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Lending to property investors is set to rise by 25% to hit £25 billion by the end of next year, according to new research.

Nearly three out of five landlords expect to expand their portfolios over the next six months, according to forecasts by Mortgages for Business.

More than two-thirds of those looking to expand will need to refinance in order to do so

But two-thirds of landlords feel lenders could do more to help property investors.

At an estimated £20 billion, lending to buy-to-let investors is 135% this year higher than the trough in 2009 of £8.5 billion, but remains well below the 2007 peak of £45 billion.

Mortgages for Business also found that nearly three-fifths of landlords intend to expand their portfolios over the next six months.

Landlords with the most properties are the most likely to expand.

Encouragingly, only 7% of all landlords say they intend to shrink their portfolios over the next six months.

David Whittaker, managing director at Mortgages for Business, said: “Despite easing conditions for owner-occupiers and first-time buyers, the prevailing conditions mean the private rental sector remains a vital element of the housing mix.

"The growth in lending to property investors is proof of this and the intention of landlords to expand further demonstrates that demand for rental property shows little sign of waning.” 

Investment in vanilla residential buy-to-let property is the most popular property type among investors looking to expand in over the next six months with 84% of landlords intending to target these properties. 

Among the more complex property investment options, the most popular property types are houses in multiple occupation – 20% of investors intend to purchase HMOs, and multi-unit freehold blocks, with 14% intending to buy these property types. Fewer investors plan to buy semi-commercial property (11% and commercial property (9%).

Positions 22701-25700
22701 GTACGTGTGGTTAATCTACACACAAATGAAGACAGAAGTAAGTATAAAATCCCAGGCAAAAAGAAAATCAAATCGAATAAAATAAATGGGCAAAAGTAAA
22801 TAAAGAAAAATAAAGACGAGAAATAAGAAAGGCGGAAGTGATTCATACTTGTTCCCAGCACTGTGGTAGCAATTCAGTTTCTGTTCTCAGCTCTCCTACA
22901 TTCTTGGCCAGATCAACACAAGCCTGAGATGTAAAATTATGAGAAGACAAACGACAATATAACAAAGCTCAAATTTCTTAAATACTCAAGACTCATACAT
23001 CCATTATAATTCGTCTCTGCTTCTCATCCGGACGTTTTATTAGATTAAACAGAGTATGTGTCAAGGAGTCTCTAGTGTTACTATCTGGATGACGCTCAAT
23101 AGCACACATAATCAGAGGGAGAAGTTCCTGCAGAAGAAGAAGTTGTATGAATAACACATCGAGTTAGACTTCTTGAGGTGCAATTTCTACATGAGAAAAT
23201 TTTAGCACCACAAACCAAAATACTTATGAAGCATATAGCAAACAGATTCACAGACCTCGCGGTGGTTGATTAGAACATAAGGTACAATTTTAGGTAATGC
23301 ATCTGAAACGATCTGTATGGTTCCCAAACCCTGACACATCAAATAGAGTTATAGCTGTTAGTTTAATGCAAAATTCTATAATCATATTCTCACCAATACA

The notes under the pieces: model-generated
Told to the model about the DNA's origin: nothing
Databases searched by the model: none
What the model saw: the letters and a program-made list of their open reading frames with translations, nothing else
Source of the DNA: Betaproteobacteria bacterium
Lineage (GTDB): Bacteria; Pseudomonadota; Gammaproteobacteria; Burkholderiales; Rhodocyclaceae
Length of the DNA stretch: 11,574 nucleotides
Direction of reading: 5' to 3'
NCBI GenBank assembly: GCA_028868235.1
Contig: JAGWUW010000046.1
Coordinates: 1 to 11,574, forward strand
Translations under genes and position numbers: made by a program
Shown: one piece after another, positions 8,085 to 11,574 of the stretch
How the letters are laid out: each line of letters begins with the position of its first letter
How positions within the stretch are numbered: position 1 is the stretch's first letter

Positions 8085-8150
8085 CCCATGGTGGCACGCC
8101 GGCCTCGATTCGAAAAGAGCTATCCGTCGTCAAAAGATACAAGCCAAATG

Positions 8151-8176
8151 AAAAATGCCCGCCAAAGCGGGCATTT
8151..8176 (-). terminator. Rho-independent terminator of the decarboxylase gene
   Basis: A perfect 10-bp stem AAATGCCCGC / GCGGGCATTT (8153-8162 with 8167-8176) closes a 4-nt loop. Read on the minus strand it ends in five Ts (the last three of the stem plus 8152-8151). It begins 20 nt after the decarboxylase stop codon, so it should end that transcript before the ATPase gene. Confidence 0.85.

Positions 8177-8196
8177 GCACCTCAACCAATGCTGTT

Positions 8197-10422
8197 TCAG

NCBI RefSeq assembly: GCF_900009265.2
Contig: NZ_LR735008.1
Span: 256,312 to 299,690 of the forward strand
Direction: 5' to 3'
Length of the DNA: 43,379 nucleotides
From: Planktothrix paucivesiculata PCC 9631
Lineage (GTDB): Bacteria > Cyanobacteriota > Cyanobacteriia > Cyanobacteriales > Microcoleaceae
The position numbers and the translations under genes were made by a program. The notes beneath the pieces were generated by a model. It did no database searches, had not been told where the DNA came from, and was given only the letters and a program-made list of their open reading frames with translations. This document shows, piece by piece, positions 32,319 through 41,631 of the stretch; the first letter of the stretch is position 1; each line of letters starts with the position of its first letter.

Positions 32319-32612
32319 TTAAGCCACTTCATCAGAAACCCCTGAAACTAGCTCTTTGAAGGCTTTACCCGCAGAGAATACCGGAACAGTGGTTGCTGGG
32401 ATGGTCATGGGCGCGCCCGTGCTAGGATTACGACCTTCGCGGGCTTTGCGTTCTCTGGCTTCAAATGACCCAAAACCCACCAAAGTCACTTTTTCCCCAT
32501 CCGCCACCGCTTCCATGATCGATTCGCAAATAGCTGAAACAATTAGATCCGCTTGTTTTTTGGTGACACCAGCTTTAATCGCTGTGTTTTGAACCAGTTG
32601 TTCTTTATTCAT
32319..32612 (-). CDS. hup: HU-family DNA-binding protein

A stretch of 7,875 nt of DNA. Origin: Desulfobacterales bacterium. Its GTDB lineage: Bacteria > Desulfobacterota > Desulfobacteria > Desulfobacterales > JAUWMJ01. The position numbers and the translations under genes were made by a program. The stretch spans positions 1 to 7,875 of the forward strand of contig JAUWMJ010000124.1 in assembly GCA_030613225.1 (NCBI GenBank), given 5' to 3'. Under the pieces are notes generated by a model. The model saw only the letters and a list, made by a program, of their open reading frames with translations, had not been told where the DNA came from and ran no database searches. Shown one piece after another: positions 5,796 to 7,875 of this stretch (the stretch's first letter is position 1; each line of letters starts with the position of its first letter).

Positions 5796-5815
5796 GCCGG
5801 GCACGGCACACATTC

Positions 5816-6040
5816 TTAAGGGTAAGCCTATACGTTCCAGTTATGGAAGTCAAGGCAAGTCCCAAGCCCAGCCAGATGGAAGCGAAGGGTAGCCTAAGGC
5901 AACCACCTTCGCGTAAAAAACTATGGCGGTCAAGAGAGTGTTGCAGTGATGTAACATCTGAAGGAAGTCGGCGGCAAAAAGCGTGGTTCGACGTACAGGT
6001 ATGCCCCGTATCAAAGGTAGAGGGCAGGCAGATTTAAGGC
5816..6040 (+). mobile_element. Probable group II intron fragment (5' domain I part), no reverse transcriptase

Despite the sentiment towards expansion and the large proportion of landlords needing to refinance in order to do so, over two-thirds of property investors feel lenders could do more to support them.

By far the biggest challenge that landlords say they face from lenders is their lending criteria, 60% of investors feel lenders need to ease their criteria to support the market.

Investors would also like to see lenders remove non-property related income requirements, increase the LTV threshold, increase the number of products available at higher LTVs and reduce the amount of computer-based lending decisions.   

David Whittaker at Mortgages for Business said: “The appetite for expansion is large among property investors. Yields are strong, property prices are rising and demand from tenants shows little sign of slowing.

"As a result it’s poor that so many landlords feel lenders are not doing enough to help them. This will be emphasised even further if the Bank of England confirms that buy-to-let will be left out of the new slim-line Funding for Lending scheme.”


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